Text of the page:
Covid-19: Statement from the President and Members of the National Executive Committee of the British Society of Gerontology

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A pdf of this statement can be downloaded from the British Society of Gerontology website

The British Society of Gerontology is the learned society representing gerontologists in the United Kingdom. This is a statement from the President and Members of the National Executive Committee made on 20 March 2020 in relation to the unfolding political, policy and media rhetoric and government policy concerning age divisions in response to the COVID-19 pandemic.

We urge the Government to reject the formulation and implementation of policy based on the simple application of chronological age. We also call on government and media organisations to be cautious in their use of language. It is essential that we continue to foster generational and societal cohesion during the course of the pandemic. Only by bringing the generations together in this time of crisis can we ensure that the least damage is done to people living in the UK and other countries.

We affirm the prime goal to control and limit as far as possible the spread of COVID-19. To achieve this goal requires a clear focus on evidence-based practice, using high quality research. We fully support action taken to limit physical interactions, maintain hygiene standards and restrict non-essential travel, and we understand that actions to contain and delay infection will require disruption to our everyday lives.

We urge the Government to ensure rapid COVID-19 testing for our front-line health and social care workforce and the wide range of individuals and organisations who are leading the response to the pandemic. We are also in favour of providing tests for the wider population. This allows people to respond appropriately to the pandemic, ensuring that the right people isolate themselves at the right time. Wider testing is also essential to provide access to robust data that can be used for research and modelling to assist us now in responding to and containing the virus, and in preparing better for future pandemics.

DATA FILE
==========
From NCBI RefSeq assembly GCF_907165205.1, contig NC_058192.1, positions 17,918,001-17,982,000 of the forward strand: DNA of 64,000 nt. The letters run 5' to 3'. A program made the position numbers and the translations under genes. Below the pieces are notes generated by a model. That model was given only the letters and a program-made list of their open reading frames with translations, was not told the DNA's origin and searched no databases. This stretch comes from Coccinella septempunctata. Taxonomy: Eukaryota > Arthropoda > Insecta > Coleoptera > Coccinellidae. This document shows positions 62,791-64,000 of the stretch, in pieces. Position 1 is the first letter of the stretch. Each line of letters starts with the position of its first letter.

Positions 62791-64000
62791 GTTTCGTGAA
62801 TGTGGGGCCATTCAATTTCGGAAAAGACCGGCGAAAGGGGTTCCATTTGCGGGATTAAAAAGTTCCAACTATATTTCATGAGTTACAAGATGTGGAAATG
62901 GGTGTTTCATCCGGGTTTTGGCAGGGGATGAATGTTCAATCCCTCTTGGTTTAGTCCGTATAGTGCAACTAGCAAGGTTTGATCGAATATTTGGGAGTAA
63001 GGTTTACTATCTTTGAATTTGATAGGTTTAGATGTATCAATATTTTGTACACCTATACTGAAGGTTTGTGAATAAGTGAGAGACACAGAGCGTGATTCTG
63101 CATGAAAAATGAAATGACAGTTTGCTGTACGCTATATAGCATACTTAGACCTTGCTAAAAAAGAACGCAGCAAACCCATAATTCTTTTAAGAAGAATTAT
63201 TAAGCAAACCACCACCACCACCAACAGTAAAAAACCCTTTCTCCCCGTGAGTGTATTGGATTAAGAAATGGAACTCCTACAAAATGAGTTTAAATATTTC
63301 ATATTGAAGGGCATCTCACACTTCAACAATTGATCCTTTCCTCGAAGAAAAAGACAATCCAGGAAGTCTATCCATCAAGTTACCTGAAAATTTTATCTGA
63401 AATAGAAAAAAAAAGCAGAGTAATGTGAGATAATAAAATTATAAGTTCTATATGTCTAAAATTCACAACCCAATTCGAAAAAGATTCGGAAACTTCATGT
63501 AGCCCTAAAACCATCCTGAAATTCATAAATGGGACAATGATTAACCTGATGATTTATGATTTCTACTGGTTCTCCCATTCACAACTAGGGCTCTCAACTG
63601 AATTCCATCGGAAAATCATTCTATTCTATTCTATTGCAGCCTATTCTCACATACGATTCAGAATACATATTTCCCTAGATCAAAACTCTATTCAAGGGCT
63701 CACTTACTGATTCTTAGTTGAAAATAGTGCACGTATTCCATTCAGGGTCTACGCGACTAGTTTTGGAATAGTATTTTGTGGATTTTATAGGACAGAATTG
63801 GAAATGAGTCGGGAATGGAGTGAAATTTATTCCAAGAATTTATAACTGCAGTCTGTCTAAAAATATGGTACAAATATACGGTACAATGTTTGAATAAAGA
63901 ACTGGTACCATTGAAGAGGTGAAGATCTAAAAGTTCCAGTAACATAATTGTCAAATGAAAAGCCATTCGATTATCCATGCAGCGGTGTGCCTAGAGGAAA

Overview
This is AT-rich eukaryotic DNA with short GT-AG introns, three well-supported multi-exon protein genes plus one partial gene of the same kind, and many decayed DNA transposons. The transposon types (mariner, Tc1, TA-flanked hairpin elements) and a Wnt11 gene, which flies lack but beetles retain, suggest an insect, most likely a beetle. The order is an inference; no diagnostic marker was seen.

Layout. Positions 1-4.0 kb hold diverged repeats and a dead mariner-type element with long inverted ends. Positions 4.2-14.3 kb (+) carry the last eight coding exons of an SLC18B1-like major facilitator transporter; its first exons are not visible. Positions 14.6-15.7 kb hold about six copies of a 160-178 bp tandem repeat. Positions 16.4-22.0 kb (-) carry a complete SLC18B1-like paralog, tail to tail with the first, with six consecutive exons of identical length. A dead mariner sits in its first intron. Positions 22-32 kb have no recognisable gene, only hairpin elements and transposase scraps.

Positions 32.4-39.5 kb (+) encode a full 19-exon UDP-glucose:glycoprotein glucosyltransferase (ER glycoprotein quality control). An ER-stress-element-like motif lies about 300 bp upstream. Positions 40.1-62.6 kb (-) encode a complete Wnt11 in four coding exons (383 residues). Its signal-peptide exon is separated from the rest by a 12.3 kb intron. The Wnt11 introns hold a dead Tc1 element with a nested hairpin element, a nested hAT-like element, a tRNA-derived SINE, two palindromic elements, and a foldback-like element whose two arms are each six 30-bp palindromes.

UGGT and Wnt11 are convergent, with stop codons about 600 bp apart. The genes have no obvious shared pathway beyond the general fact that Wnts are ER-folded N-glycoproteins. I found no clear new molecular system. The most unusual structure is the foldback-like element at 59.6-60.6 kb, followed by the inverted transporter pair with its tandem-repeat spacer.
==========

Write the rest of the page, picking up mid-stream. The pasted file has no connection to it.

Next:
However, for the reasons set out below, we object to any policy which differentiates the population by application of an arbitrary chronological age in restricting people’s rights and freedoms. While people at all ages can be vulnerable to COVID-19, and all can spread the disease, not all people over the age of 70 are vulnerable, nor all those under 70 resilient. Older adults are actively involved in multiple roles, including in paid and unpaid work, civic and voluntary activity in local communities, and providing vital care for parents, partners, adult children and grandchildren. Quarantining the more than 8.5 million people over 70 years of age will deprive society of many people who are productive and active and who can be a key part of the solution by supporting the economy, families and communities. If blanket measures are taken to quarantine older people when others in the population are not quarantined, this places additional burdens on families, communities and businesses, and causes harm to those individuals.